The President was across town speaking to the Asia Society yesterday, focusing on his upcoming trip to India and Pakistan. He talked of steering clear of “protectionist policies” (are you listening, Lou….?) and talked about the interconnectivity of it all, and how this is good for US companies large and small. Here’s an excerpt from his remarks from yesterday. We pass them along because we thought they captured pretty well the up side of world trade, something the MSM tends to ignore.
“The area of America’s relationship with India that seems to receive the most attention is outsourcing. It’s true that a number of Americans have lost jobs because companies have shifted operations to India. And losing a job is traumatic. It’s difficult. It puts a strain on our families. But rather than respond with protectionist policies, I believe it makes sense to respond with educational polices to make sure that our workers are skilled for the jobs of the 21st century.
We must also recognize that India’s growth is creating new opportunities for our businesses and farmers and workers. India’s middle class is now estimated at 300 million people. Think about that. That’s greater than the entire population of the United States. India’s middle class is buying air-conditioners, kitchen appliances, and washing machines, and a lot of them from American companies like GE, and Whirlpool, and Westinghouse. And that means their job base is growing here in the United States of America. …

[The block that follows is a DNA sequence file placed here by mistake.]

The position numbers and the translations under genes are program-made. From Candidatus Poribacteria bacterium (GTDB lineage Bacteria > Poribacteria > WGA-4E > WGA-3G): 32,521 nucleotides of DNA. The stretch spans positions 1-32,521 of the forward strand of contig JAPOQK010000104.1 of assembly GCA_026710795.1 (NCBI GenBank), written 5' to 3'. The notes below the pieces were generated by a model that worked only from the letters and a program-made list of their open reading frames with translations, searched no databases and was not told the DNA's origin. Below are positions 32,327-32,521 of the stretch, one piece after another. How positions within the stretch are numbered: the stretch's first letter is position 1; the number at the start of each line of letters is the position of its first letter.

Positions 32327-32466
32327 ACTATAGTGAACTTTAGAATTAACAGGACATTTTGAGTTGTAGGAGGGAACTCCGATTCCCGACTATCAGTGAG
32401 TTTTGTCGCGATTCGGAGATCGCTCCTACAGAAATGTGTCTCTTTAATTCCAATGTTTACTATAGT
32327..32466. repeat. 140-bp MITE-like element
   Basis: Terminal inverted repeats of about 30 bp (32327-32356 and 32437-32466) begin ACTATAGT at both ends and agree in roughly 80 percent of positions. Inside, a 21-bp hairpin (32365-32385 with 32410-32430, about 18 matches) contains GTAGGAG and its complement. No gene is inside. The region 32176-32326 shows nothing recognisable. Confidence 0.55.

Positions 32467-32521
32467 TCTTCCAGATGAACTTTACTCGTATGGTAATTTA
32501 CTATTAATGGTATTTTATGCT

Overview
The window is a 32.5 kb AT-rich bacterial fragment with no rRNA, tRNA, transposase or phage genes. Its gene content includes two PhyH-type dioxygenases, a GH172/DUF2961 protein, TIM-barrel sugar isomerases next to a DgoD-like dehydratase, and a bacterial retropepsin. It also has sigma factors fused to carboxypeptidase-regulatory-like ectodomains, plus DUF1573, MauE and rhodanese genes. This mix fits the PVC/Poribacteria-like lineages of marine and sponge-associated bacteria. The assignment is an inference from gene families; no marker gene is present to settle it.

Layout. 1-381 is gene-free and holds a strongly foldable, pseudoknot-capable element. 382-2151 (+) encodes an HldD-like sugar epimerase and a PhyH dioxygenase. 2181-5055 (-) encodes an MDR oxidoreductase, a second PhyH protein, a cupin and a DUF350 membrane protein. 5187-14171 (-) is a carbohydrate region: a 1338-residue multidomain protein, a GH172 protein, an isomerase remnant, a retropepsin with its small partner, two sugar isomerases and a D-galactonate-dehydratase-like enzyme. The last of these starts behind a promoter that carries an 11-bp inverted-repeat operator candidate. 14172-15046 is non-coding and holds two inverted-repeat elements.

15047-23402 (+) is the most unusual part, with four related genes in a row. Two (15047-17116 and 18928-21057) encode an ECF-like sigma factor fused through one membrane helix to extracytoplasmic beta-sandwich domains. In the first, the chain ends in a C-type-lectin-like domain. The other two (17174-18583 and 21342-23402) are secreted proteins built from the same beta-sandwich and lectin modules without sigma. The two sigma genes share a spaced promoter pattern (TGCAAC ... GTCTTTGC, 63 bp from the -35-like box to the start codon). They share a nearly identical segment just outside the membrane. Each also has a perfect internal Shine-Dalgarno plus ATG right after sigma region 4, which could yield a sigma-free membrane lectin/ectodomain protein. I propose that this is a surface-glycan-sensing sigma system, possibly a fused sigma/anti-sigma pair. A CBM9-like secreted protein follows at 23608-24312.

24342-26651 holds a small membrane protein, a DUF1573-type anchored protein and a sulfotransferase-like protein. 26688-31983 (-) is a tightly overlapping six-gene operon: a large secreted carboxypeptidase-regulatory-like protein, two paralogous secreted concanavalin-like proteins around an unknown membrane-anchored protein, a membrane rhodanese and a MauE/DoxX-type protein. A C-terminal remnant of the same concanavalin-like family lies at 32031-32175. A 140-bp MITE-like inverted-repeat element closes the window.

Americans also benefit when U.S. companies establish research centers to tap into India’s educated workforce. This investment makes American companies more competitive globally. It lowers the cost for American consumers. Texas Instruments is a good example. Today Texas Instruments employs 16,000 workers in America. It gets more than 80 percent of its revenues from sales overseas. More than 20 years ago, Texas Instruments opened a center in Bangalore, which is India’s Silicon Valley. They did so to assist in analog chip design, and digital chip design, and related software development. The company says that their research centers in countries like India allow them to run their design efforts around the clock. They bring additional brainpower to help solve problems, and provide executives in the United States with critical information about the needs of their consumers and customers overseas.
These research centers help Texas Instruments to get their products to market faster. It helps Texas Instruments become more competitive in a competitive world. It makes sense. The research centers are good for India, and they’re good for workers here in the United States.”
Mr. President, we couldn’t have said it better ourselves.
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